Ahead of the likely government guidelines for over-the-top (OTT) players, some 17 companies, including Netflix, Amazon, Hotstar-Disney, Zee5 and Voot, have endorsed a code of conduct. This will form the basis for self-regulating the content generated by OTT platforms in India.
The code, finalised by the Internet and Mobile Association of India (IAMAI), has suggested a two-stage grievance and complaint redressal structure.
Confirming the development, Gourav Rakshit, co-chair of the digital entertainment committee at IAMAI and COO of Voot, said 17 online curated content providers had signed up on the tool kit to implement the code of conduct. “There are 40 OTT players. We hope more will join in. Our plan is to implement it from August as companies will take some time to prepare,” said Rakshit.
First, a committee comprising company executives will hear the complaint and come to a decision. If not satisfied, the complainant can go to an ombudsman forum which will have two company officials and two independent experts with veto power. If still not satisfied, she can move court or approach the government.
Content regulation will be around age gating and parental controls, depending on how violence or sex is depicted. Whether content is free or paid will also be a key factor in regulation.
The move follows a recent government notification on OTT regulation. It said the ministry of information and broadcasting would have a regulatory oversight on OTT content.
Discussions are on for the IAMAI to create a panel of independent advisors for transparency, Rakshit pointed out. If this works, OTT channels will pay a subscription to IAMAI, which in turn would hire advisors.
The issue of control over OTT channels has been brewing with many sections complaining that “creative independence” was being used as an excuse to push through objectionable content. The matter came to a head after Amazon Prime’s web series Tandav got caught in a recent controversy over allegations of religious sentiments getting hurt. The director removed two scenes and issued an unconditional apology after discussions with the I&B ministry.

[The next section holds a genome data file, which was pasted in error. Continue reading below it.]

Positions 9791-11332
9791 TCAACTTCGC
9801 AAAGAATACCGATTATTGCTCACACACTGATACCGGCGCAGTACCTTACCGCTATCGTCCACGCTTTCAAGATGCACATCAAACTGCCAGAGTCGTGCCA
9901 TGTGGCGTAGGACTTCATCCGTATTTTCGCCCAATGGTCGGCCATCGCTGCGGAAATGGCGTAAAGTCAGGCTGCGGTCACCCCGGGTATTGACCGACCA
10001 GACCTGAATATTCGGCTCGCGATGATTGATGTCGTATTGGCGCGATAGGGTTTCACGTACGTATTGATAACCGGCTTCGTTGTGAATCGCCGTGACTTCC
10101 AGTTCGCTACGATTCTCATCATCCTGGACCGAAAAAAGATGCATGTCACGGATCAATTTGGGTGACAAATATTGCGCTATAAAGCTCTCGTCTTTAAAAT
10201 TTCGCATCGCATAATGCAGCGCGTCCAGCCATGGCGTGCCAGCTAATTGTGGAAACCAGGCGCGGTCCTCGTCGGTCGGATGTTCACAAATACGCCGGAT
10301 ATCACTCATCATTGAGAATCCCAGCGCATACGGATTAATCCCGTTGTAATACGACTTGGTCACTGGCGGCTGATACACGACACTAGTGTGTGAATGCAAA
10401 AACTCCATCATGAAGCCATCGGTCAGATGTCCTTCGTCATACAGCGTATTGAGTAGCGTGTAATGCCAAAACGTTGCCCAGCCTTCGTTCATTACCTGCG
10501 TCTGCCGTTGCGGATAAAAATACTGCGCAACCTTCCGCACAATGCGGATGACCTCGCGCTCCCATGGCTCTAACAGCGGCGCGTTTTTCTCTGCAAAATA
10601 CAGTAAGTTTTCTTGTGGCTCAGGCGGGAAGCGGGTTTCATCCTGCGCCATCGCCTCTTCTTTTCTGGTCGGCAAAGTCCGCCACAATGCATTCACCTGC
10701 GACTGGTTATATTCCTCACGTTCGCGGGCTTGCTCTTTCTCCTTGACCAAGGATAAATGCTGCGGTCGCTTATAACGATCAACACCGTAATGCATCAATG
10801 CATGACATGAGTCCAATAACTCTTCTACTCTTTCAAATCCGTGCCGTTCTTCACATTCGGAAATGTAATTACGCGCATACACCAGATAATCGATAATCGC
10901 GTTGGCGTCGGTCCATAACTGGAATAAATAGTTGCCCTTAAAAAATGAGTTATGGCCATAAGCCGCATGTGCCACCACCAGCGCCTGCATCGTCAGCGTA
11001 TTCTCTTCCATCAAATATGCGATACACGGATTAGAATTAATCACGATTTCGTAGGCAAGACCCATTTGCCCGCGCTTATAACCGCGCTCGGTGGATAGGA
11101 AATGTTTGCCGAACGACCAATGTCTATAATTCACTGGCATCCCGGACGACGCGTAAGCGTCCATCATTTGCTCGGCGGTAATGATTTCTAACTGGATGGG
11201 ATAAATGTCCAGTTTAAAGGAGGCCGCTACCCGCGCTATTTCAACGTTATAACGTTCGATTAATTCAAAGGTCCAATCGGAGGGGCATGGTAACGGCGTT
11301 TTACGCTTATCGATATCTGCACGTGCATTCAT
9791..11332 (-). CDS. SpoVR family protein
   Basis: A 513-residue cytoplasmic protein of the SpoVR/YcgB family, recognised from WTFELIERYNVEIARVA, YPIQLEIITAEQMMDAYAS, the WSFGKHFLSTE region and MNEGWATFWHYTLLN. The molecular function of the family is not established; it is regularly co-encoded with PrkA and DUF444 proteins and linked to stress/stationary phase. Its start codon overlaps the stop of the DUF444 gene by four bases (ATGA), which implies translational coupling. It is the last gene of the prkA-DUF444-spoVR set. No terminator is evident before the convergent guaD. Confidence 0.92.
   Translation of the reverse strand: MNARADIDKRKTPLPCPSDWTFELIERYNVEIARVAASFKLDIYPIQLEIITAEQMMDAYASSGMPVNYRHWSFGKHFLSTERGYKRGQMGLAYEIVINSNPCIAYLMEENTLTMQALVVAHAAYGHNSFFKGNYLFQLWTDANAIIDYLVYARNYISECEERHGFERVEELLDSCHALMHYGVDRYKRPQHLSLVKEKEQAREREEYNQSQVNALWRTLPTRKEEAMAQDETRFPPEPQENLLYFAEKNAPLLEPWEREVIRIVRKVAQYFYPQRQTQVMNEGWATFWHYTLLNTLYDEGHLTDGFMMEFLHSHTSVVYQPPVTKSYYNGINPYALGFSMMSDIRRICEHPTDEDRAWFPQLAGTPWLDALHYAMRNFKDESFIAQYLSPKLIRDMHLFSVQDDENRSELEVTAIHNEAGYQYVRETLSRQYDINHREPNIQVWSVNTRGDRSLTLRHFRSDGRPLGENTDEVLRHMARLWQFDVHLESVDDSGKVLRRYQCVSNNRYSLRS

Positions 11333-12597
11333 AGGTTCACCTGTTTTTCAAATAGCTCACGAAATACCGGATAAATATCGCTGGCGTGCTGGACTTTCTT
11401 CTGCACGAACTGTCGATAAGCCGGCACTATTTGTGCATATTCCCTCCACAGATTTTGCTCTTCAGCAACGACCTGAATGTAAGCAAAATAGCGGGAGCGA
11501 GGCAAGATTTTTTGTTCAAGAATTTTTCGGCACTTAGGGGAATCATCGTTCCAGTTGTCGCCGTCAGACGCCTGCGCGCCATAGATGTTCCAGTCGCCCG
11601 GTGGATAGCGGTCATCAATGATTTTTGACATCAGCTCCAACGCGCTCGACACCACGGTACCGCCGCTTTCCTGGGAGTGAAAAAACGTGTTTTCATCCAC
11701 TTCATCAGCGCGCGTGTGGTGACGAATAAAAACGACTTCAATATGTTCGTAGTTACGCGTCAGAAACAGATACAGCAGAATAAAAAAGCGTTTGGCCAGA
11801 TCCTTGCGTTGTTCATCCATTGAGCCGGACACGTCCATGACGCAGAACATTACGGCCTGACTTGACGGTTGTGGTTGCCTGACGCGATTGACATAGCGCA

A co-regulatory model of content, expected in the case of OTT, is not new in the country. Such a model would imply that companies would put together a code and ensure its compliance through self-regulation, while the government continues to oversee with powers to take action including cancellation of licence. In television content, for instance, the apex body — Indian Broadcasting Foundation (IBF) — wrote a common code of conduct to regulate content, which was accepted by most players. To ensure compliance, it created an independent Broadcasting Content Complaint Council (BCCC).
In advertising too, the same function is undertaken by Advertising Standards Council of India (ASCI)— a body which has advertisers, advertising agencies and even PR agencies as members and takes action against false and misleading advertisements. While it does not have any statutory powers to take action, its record of compliance of its orders has been pretty high.
With the amendment in the Consumer Protection Act, a new body — Central Consumer Protection Authority — has also been given powers to regulate advertising and even punish offenders with jail terms and financial penalties. ASCI now is working as a co-regulator with the government.
In the OTT space, however, the government has not pushed for any licensing regime like for broadcasters. Also, the planned structure of redressal does not envisage a third party independent structure like BCCC. According to Rakshit, the reason for this is the huge volume of content (nearly 1 million hours) generated, requiring a different structure. Business Standard